DONIE O'SULLIVAN (on camera): Do you think I'm going to be successful?

FARID: I'm nervous. I'm like -- my hands are.

DONIE O'SULLIVAN (on camera): All right.


AI D. O'SULLIVAN: Hi, mom.

N. O'SULLIVAN: Hi, Donie. How are you?

AI D. O'SULLIVAN: I just finished shooting our story here. I'm going to the airport in a while.

N. O'SULLIVAN: There seems to be a delay in the phone, Donie.

AI D. O'SULLIVAN: Can I say a quick hello to dad?



AI D. O'SULLIVAN: Hi, dad.

DONAL O'SULLIVAN: How are you doing?

AI D. O'SULLIVAN: How are you?

DONAL O'SULLIVAN: Good. Yourself?

AI D. O'SULLIVAN: I just finished shooting our story here. I'm going to the airport in a while.


DONAL O'SULLIVAN: (INAUDIBLE). Oh, you're going back -- going back to New York?

AI D. O'SULLIVAN: Are Kerry playing this weekend?

DONAL O'SULLIVAN: They're playing Tyrone Sunday.

DONIE O'SULLIVAN (voice-over): My dad went on to have a conversation with the AI Donie about how Kerry, our home football team, had a game that weekend. Eventually, I had to come clean.

DONIE O'SULLIVAN (on camera): Dad, I'll give you a call better later on. Can you just put me back on to mom for a second?

DONIE O'SULLIVAN (voice-over): My parents knew something was off but ultimately, they still fell for it.

N. O'SULLIVAN: Oh, yes. Some of it don't be bad but it was like -- it was like your voice was a little tone lower and it sounded very serious.

DONIE O'SULLIVAN (on camera): Yes.

N. O'SULLIVAN: Like you had something serious to say. Because I went oh, jeez, my heart was hopping first.

DONIE O'SULLIVAN (on camera): Oh, I'm sorry.

DONAL O'SULLIVAN: I thought the voice was very funny. I thought the voice was very funny -- yeah, I did.

DONIE O'SULLIVAN (on camera): All right.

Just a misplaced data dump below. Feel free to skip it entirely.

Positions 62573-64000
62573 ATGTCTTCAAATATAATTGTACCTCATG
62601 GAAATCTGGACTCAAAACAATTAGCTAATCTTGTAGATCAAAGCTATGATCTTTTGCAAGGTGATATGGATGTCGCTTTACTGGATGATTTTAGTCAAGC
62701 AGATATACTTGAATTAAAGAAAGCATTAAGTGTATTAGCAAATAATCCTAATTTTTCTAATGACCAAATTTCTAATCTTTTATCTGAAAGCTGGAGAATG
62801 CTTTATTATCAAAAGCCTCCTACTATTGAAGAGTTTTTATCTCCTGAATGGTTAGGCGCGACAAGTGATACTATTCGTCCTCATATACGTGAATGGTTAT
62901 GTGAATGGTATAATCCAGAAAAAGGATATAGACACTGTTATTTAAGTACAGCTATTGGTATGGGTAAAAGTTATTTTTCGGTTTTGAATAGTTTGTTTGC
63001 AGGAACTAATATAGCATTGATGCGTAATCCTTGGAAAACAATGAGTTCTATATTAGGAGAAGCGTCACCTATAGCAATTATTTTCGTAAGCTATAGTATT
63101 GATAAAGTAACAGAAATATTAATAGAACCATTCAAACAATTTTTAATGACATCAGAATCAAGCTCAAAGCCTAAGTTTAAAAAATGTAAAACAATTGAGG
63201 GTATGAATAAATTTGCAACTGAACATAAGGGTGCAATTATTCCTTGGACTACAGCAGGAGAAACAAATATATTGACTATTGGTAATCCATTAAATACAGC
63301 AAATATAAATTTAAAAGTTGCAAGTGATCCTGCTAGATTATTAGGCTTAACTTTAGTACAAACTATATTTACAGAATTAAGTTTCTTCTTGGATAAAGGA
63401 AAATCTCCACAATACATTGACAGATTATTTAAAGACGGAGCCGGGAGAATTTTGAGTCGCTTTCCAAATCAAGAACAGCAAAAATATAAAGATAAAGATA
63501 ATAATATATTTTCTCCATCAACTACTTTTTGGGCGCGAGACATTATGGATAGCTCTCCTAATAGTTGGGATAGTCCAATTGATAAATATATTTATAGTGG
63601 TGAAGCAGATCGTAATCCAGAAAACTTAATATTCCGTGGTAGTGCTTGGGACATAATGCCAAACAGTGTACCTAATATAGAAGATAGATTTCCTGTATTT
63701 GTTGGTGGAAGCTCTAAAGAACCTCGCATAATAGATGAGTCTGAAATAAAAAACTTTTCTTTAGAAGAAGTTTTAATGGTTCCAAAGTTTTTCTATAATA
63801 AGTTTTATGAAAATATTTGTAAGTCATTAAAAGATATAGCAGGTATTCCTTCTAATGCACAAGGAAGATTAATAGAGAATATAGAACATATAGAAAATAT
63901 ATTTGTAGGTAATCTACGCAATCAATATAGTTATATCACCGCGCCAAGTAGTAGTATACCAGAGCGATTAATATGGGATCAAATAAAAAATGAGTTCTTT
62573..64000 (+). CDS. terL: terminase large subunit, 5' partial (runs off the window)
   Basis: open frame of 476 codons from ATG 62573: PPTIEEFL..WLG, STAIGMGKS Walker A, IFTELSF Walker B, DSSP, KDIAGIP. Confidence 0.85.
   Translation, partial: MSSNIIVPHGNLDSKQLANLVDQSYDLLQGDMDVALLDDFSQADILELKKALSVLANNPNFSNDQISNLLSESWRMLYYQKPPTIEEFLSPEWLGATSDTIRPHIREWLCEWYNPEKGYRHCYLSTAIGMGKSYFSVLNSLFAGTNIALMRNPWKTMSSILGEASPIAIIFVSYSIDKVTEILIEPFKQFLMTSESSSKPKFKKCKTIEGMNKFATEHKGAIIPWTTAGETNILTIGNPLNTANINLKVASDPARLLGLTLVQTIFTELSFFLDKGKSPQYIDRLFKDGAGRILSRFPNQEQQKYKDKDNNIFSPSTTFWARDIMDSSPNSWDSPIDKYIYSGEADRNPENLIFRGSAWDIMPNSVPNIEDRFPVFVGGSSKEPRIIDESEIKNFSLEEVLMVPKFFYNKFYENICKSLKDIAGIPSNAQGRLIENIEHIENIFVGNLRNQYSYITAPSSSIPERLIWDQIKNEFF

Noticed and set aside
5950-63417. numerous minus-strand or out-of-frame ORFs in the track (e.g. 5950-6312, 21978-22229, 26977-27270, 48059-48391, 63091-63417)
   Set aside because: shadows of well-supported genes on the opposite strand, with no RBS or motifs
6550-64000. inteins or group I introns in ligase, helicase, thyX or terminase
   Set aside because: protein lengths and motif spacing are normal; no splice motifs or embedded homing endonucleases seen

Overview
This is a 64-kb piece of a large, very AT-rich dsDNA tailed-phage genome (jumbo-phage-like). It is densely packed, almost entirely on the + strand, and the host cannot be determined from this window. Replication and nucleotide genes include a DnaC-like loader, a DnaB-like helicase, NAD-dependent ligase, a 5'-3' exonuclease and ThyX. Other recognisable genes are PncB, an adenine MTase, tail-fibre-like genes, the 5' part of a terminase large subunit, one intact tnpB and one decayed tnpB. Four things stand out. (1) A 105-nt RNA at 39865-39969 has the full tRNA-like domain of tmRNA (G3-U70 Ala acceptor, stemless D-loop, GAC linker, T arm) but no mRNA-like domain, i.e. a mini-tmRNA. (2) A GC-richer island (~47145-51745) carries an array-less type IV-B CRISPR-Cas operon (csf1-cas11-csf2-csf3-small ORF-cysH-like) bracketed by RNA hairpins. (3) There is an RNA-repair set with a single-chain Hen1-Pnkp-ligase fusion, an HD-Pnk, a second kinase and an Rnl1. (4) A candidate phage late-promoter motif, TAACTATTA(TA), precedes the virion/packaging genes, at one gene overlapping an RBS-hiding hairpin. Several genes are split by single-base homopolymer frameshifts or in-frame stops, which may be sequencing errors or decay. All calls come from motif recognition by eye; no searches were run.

DONAL O'SULLIVAN: I heard on it (PH).

DONIE O'SULLIVAN (on camera): I'll call you later, dad.


DONIE O'SULLIVAN (on camera): Bye-bye.

FARID: Is this not classic? The mom's like something is wrong with my son. The dad's like everything's fine.


AI-GENERATED VOICE, JOE BIDEN, PRESIDENT OF THE UNITED STATES: I'd like to close out today's ceremony with a question. If you were given a choice, would you choose to have unlimited bacon but no more video games, or would you rather --

DONIE O'SULLIVAN (voice-over): With fake Biden and Trump recordings going viral online, Farid says this could be something to be wary of going into the 2024 election.

FARID: When we enter this world where anything can be fake -- any image, any audio, any video, any piece of text -- nothing has to be real. We have what's called The Liar's Dividend, which is anybody can deny reality.

DONIE O'SULLIVAN (voice-over): With a flood of new AI tools releasing online he says companies developing this powerful technology need to think of its potential negative effects.

FARID: There is no online and offline world. There's one world and it's fully integrated. When things happen on the internet they have real implications for individuals, for communities, for societies, for democracies. And I don't think we as a field have fully come to grips with our responsibility here.

DONIE O'SULLIVAN (voice-over): In the meantime, I'll continue annoying my colleagues.

DONIE O'SULLIVAN (on camera): Hear this to Anderson said.

AI-GENERATED VOICE, ANDERSON COOPER, CNN ANCHOR: I've been doing this a long time. I have to say Donie O'Sullivan is probably the best in the business.

DONIE O'SULLIVAN (on camera): That's incredible.

FARID: Really good.

DONIE O'SULLIVAN (on camera): That's very kind of him to say that as well.

FARID: It's really -- you know, you should be honored, really.


ROMANS: All right, thank you for that, Donie.

All right, chaos aboard a Southwest plane in Dallas when one passenger attacked another.





UNIDENTIFIED MALE: Get off of her.


UNIDENTIFIED MALE: Get off of her.